Haunted by the Stay Puff Marshmallow Man

I’m dating myself here, but do you remember the original Ghostbusters movie? Remember when the evil spirit inhabited the “Stay Puff Marshmallow Man,” a fictional commercial icon for, I assume, marshmallows? That thing was gi-normous! And, even though it was amusing to see something evil in a large, fluffy mass of sugary goo, it was also a bit terrifying. Today, that image is haunting me.

courtesy of chacha.com
courtesy of chacha.com

Yesterday, I swore off sugar and unhealthy carbohydrates for the like 200th time since New Year’s Day. My pants were getting snug again, and my leggings were so tight they revealed every bump and lump. Although I ate a lot of fruit and veggies this summer, I also consumed pound for pound an equal amount of sorbet and ice cream.

Alas! This is nothing new. I have been on a diet since I was 12 years old. I am the yo-yo queen. In fact, if you look up yo-yo dieter in the dictionary there are two pictures of me: one for the high you and one for the low yo. I’ve had years of therapy that sums up my eating habits like this: I like to overeat when I am nervous, stressed, overwhelmed, happy, bored, contented, overjoyed, during full moons and all the moons in between.

What can I say? I like food. Most therapists say, “No, there is something more, something deeper that causes you to turn towards the pantry.” When I heard that the first time, I wanted to say, “First of all, I don’t turn to the pantry; I run. Sometimes when I am alone, I will even skip to the pantry. The truth is I really like food.” Instead, I just nodded and said I would journal about my food obsession, paid my $160, and headed to Chick-Fil-A. After months of journaling and mindfulness exercises, I came up with this: I like to eat because I find pleasure in it. It calms my nerves, tastes good, and is the reward for doing a fine job at darn near anything—tying my shoes.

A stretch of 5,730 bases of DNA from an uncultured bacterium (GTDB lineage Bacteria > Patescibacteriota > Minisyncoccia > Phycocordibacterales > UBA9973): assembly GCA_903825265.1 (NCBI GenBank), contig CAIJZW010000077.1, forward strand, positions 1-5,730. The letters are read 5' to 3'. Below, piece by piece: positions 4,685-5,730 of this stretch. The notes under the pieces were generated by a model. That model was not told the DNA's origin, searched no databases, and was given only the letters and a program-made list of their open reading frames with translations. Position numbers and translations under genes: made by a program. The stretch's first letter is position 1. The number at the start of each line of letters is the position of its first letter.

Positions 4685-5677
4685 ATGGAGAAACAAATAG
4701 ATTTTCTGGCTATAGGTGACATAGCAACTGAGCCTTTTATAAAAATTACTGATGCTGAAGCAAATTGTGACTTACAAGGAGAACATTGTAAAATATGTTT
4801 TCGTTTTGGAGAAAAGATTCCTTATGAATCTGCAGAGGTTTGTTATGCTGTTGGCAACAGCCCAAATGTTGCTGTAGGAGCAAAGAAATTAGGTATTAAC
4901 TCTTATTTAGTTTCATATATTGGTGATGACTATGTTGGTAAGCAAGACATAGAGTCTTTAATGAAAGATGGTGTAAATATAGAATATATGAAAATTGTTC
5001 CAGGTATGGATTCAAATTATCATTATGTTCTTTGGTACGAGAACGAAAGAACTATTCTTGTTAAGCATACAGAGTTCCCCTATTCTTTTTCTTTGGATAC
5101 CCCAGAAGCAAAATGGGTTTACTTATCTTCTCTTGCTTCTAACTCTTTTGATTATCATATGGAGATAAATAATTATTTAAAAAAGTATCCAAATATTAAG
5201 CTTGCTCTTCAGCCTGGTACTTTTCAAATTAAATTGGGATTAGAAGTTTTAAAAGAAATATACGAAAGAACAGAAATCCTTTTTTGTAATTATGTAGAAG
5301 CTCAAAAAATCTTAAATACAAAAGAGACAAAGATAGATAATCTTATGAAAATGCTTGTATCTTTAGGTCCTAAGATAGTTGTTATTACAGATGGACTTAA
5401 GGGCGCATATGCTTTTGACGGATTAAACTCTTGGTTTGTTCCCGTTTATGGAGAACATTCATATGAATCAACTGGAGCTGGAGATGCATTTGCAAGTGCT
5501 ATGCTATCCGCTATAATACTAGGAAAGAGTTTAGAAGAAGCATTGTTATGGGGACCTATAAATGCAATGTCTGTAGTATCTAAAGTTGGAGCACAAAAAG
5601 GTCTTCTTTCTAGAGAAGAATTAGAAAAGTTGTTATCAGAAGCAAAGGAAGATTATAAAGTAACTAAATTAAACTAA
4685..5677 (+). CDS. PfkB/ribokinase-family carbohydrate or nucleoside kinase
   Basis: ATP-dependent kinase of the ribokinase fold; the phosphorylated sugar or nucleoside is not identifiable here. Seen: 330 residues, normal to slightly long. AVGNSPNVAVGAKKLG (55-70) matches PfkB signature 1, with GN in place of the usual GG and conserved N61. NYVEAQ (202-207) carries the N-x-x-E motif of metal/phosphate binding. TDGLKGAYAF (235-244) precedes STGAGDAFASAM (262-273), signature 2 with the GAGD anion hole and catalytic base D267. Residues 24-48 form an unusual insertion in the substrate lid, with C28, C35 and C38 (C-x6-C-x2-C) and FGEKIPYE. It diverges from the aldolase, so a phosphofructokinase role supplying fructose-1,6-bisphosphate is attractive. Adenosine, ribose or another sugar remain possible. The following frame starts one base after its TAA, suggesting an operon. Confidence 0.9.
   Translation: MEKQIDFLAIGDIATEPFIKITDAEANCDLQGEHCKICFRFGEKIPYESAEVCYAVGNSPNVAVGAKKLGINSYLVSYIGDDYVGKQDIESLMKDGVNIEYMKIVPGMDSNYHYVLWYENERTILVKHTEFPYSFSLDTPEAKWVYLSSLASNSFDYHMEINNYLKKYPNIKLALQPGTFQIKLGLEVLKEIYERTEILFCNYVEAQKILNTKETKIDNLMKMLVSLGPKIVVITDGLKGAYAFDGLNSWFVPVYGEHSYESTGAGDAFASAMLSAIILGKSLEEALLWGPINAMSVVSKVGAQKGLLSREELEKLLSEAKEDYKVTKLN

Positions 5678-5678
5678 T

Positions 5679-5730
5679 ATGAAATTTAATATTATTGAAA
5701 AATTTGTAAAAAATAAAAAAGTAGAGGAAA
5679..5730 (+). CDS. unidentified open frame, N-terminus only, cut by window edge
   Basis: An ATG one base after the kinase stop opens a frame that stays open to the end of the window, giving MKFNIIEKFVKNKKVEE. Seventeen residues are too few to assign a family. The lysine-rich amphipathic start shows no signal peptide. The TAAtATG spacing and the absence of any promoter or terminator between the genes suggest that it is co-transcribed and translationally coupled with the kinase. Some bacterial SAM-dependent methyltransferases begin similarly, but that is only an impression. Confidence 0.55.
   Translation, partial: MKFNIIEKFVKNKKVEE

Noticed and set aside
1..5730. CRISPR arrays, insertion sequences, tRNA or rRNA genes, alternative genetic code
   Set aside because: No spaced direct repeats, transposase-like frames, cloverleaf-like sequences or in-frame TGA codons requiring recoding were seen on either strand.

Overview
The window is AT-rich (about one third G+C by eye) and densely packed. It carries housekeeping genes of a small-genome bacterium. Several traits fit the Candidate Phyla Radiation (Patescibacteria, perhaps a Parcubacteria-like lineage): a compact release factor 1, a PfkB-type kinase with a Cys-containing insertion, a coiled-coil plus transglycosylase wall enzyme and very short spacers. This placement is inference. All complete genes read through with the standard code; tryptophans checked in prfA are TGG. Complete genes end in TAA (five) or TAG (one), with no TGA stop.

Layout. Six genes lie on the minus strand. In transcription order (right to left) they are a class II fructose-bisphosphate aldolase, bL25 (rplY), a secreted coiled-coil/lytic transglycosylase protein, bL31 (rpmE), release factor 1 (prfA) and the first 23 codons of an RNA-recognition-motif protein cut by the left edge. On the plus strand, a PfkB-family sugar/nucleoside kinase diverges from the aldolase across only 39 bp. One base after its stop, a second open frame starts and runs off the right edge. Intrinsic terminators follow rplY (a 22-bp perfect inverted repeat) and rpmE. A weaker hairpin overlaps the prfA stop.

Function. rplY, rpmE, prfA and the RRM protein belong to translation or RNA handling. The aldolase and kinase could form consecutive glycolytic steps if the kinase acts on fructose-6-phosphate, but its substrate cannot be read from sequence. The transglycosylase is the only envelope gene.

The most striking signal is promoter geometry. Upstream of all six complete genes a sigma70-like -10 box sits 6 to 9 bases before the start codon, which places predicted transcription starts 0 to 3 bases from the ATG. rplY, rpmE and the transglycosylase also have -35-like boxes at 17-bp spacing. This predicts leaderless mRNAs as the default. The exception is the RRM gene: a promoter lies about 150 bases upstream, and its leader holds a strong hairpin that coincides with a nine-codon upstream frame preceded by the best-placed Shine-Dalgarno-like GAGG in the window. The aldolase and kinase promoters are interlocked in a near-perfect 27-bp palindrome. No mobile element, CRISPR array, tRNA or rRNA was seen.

At the same time, I also know that it is not easy to give up certain foods like sugar and refined carbohydrates. Research has shown that sugar is just as addictive as heroine. It hits the pleasure center of the brain, making it very difficult to give up. So at least now I can say it’s not really my fault. Yep. I’ll blame my parents. Mom and Dad got me strung out on sugar with that first bite of birthday cake. (I did the same to my kids—we’re all pushers!!!!)

Sugar in the clay bowl isolated on whiteI am no stranger to addiction. You name it, and I’ve been addicted to it. I know all about withdrawal and how torturous it is on the mind. I quit smoking so many times, I can’t even count the attempts. I think the only reason that last one worked is that over the course of the first week, I ate an entire tub of raw chocolate chip cookie dough, and school was out so I had time to just sleep through the withdrawal symptoms. But, I am proud to say, that last attempt in 2000 took, and I haven’t had a cigarette since.

Cigarettes are one thing, but sugar and flour are another. I can go months without seeing or smelling a cigarette. Not so with sugar. It is everywhere, and I do mean everywhere. I’m not just talking about my pantry, grocery stores and ice cream parlors. There’s so much sugar around we have numbed our senses to it. For example,

  • Bubble gum and snow cones at Little League games
  • Cake at birthday parties, retirement parties, graduation parties, I pee-peed-in-the-potty parties (you get the idea)
  • Candy bars and soda at school sponsored games